1. You have long talks alone with this person.
If you’re the only two people in your office or workplace, OK. But, if you hold off on having conversations until everyone else is out of the office, you may be crossing the line.
Workplace conversations are touchy. Some of them are just with your boss, some are just with your “peers.”
Some should be open for everyone.
Try to figure out which conversations are which, and don’t spend hours talking to the same person every day.
2. You get excited when you see this person’s car in the parking lot.
This is weird. Don’t change your mood because someone is at work or not. You should like your co-workers and your boss, but you shouldn’t be excited to see them at work.
You’re professionals working together. You aren’t friends visiting a frat house, excited to see a guy’s motorcycle parked outside.
3. You ask for advice from this person.
It’s OK to get advice from people, but you shouldn’t be sharing personal things with someone in a professional relationship with you.
You have girl friends and guy friends and parents to bounce relationship questions off of, not your co-workers, especially not in a one-on-one session.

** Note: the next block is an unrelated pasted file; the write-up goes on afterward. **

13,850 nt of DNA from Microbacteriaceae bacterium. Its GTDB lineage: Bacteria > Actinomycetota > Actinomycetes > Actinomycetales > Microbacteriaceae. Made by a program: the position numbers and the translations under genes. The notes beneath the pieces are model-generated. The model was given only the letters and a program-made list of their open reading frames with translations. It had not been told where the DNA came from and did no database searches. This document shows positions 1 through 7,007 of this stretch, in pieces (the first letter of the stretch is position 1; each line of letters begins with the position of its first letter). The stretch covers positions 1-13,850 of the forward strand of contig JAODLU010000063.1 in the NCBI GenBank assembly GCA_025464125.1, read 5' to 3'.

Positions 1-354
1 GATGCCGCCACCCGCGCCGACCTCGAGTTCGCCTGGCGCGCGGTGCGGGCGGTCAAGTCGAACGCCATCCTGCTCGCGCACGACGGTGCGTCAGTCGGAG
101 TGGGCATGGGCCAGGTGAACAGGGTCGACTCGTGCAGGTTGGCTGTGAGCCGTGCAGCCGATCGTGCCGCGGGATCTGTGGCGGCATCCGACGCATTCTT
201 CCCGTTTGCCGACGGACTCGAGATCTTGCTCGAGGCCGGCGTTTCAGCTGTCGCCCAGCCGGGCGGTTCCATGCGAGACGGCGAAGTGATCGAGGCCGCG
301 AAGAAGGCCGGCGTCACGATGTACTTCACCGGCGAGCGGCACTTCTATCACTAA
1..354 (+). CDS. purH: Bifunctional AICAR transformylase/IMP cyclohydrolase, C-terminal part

If your boss is much older than you, that might be the place to go if you don’t have someone else.
Don’t solicit advice from someone who isn’t appropriate to give it. (Ever think of asking your priest instead?)
4. You text.
Don’t, please don’t text.
Don’t text. Texting is for friends. Call instead. Just call. Or send an email from your phone. Don’t text.
Texting is for friends (like I just said!). Texting language is informal, casual language and that’s not how you speak to your co-workers.
5. You don’t feel comfortable around this person.
You would think it would be the opposite, right? That you’re too comfortable? Both are true, but being uncomfortable when you really think about how the relationship is progressing is a sign.
Listen to your gut. It’s saying, don’t hang out with this guy. Don’t walk over to his car and talk.